Jelly, jelly so fine

Saturday, October 1, 2022

Uncertainty Soup


One of the more unusual dishes I have eaten of late was the bone marrow dish at the Cheyenne Restaurant at Brush Creek Ranch. 

Definitely the most interesting contraption I have ever seen on a dinner table.

I was served a low bowl with a dollop of butter infused marrow in the middle of the dish and a parcel of farro placed to the side. 

The machine you see pictured they called a Heisenberg. It is actually a gravity siphon.

A gas burner was placed under the broth. At a certain point the heated mixture rises up the tube into the top portion, which was filled with green herbs when I dined. 

These herbs are then infused into the consommé. I believe that there are several coffee makers now being sold that work with this general principle, honestly, to mixed reviews.

Anyway, or so it was supposed to go conceptually. It took a manager, three different waiters and an equal number of propane units before our unit actually worked.

But hey, we are walking on the edge of new technology here, why should I get snitty? 

They eventually poured the finished mixture over the marrow bowl.

It delivered a delicious marrow soup and I was absolutely delighted as I was with the rest of the meal. A lot of work, but the most concentrated and flavorful beef broth one could ever enjoy.

The Heisenberg contraption, which honestly resembled an old water pipe I built in chemistry class at boarding school, the one that got me expelled for a week, was cool but led to a new avenue of conversation. 

I explained that the Heisenberg uncertainty principle stated that one could not know the exact speed and location of an object at the same time. Doug, A Phd. scientist, countered that to the contrary, it meant that to perceive an object was to infinitesimally change it, or something on that order. I had heard a similar description before and did not challenge the point.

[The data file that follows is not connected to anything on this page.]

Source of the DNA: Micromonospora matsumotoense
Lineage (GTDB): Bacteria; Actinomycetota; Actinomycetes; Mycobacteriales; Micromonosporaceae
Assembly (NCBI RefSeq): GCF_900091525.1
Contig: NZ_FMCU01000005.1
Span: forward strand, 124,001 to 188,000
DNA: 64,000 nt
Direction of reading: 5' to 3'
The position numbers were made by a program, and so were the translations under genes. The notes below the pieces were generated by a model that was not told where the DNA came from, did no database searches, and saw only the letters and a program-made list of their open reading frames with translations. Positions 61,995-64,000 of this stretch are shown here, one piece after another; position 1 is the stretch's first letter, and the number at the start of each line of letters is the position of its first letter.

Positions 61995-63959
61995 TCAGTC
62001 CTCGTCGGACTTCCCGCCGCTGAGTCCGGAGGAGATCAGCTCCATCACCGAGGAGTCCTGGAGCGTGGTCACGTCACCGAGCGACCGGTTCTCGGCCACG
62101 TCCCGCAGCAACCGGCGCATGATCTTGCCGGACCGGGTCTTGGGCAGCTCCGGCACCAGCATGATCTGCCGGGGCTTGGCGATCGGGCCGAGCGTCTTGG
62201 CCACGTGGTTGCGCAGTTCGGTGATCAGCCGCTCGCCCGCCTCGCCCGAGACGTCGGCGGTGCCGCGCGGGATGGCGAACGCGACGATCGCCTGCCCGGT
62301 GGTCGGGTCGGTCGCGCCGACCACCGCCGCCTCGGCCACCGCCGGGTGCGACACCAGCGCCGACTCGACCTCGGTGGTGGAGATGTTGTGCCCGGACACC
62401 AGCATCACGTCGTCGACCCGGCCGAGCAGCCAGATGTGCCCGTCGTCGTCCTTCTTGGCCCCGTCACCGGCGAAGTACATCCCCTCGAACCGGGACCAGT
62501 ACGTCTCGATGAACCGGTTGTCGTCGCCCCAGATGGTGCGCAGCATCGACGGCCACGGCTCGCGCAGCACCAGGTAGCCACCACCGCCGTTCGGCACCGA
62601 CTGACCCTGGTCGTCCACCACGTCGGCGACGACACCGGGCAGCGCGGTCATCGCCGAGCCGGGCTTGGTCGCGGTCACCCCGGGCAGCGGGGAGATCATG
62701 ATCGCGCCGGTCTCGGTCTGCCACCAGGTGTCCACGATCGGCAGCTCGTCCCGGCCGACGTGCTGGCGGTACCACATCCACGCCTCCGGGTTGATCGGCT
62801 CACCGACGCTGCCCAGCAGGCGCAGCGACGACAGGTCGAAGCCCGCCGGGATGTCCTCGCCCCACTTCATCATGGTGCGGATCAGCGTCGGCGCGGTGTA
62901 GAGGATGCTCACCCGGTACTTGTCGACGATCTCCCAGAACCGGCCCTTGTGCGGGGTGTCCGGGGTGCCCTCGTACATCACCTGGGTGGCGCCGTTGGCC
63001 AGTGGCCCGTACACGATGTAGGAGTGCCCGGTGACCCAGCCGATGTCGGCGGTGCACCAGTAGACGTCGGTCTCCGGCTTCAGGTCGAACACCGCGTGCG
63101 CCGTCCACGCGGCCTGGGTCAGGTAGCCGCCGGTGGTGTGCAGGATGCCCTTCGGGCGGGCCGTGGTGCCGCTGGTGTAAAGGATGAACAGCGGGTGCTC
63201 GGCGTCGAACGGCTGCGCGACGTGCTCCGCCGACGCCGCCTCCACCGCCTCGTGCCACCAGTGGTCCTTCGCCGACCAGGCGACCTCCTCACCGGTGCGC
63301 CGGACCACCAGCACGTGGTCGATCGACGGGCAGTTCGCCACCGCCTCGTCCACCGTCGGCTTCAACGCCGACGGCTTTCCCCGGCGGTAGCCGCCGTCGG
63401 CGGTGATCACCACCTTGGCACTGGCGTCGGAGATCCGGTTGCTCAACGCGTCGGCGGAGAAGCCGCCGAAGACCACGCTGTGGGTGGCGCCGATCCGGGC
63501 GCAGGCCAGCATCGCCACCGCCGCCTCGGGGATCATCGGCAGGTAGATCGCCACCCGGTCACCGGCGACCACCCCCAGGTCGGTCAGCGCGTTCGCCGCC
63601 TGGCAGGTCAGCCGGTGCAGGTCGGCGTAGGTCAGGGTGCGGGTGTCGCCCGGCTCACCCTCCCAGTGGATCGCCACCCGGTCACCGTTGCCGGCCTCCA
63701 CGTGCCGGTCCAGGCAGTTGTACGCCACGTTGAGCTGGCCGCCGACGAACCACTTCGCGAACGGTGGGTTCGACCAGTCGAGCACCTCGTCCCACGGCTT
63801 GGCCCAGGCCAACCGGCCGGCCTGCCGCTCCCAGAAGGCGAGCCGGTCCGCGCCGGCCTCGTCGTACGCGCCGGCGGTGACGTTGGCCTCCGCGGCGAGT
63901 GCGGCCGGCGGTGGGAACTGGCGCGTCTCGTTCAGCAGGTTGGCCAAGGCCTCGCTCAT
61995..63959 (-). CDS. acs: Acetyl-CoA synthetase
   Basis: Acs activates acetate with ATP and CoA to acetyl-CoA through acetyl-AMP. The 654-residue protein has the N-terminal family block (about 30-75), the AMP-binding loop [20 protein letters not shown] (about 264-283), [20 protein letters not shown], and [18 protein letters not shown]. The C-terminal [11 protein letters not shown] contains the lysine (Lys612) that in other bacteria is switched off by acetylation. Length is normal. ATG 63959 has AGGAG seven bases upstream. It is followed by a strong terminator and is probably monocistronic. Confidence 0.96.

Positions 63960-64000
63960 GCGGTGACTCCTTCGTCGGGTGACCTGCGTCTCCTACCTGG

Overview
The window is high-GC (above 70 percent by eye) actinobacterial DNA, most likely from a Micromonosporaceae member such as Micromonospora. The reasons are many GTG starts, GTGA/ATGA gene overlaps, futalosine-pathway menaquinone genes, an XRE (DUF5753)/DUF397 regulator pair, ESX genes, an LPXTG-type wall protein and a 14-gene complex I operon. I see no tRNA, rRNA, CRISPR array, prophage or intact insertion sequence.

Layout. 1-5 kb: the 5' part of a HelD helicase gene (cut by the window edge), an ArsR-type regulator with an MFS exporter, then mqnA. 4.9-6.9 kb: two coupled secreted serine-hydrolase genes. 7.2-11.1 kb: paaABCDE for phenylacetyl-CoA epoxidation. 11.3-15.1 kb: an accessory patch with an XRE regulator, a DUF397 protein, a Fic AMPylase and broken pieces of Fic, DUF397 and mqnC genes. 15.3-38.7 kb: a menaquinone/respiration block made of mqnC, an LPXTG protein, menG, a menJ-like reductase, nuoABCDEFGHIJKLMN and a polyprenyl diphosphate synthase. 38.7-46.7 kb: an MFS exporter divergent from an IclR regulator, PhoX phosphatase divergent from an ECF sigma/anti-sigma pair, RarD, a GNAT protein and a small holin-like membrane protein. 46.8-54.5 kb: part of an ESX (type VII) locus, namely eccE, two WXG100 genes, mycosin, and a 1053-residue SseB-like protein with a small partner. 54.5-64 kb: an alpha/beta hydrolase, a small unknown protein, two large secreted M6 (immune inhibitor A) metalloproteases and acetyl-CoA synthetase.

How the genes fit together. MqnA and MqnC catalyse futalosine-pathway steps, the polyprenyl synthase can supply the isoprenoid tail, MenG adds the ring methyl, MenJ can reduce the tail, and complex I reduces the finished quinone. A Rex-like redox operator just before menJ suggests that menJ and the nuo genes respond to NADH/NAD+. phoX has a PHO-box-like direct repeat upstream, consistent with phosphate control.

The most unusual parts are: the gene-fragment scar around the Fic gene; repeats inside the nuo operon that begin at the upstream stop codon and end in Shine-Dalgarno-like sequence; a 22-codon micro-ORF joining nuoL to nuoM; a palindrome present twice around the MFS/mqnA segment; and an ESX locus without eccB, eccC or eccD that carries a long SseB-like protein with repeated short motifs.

There is nothing in this world I hate so much as being right but according to this definition, my friend was confusing the Heisenberg with the closely related Observer effect. Great friend bought me dinner, quite rude to argue with him.

The whole field of inquiry is interesting, although I can not think of much of a tangency with soup. This is from a letter from Wolfgang Pauli to Neils Bohr: 

"Like the moon has a definite position" Einstein said to me last winter, "whether or not we look at the moon, the same must also hold for the atomic objects, as there is no sharp distinction possible between these and macroscopic objects. Observation cannot create an element of reality like a position, there must be something contained in the complete description of physical reality which corresponds to the possibility of observing a position, already before the observation has been actually made." I hope, that I quoted Einstein correctly; it is always difficult to quote somebody out of memory with whom one does not agree. It is precisely this kind of postulate which I call the ideal of the detached observer.

Letter from Pauli to Niels Bohr, February 15, 1955

Anyway, Heisenberg be damned, maybe the reference came from a more mundane direction and not out of the quantum realm? 

Well bingo, wouldn't you know it. 

Heisenberg bongs, not named after the famous theoretical physicist at all, but instead for the main character in breaking bad, the so named chemistry teacher, well played by Bryan Cranston. Which happen to work with a gravity siphon.

Well, shoot. Life follows art, once again.

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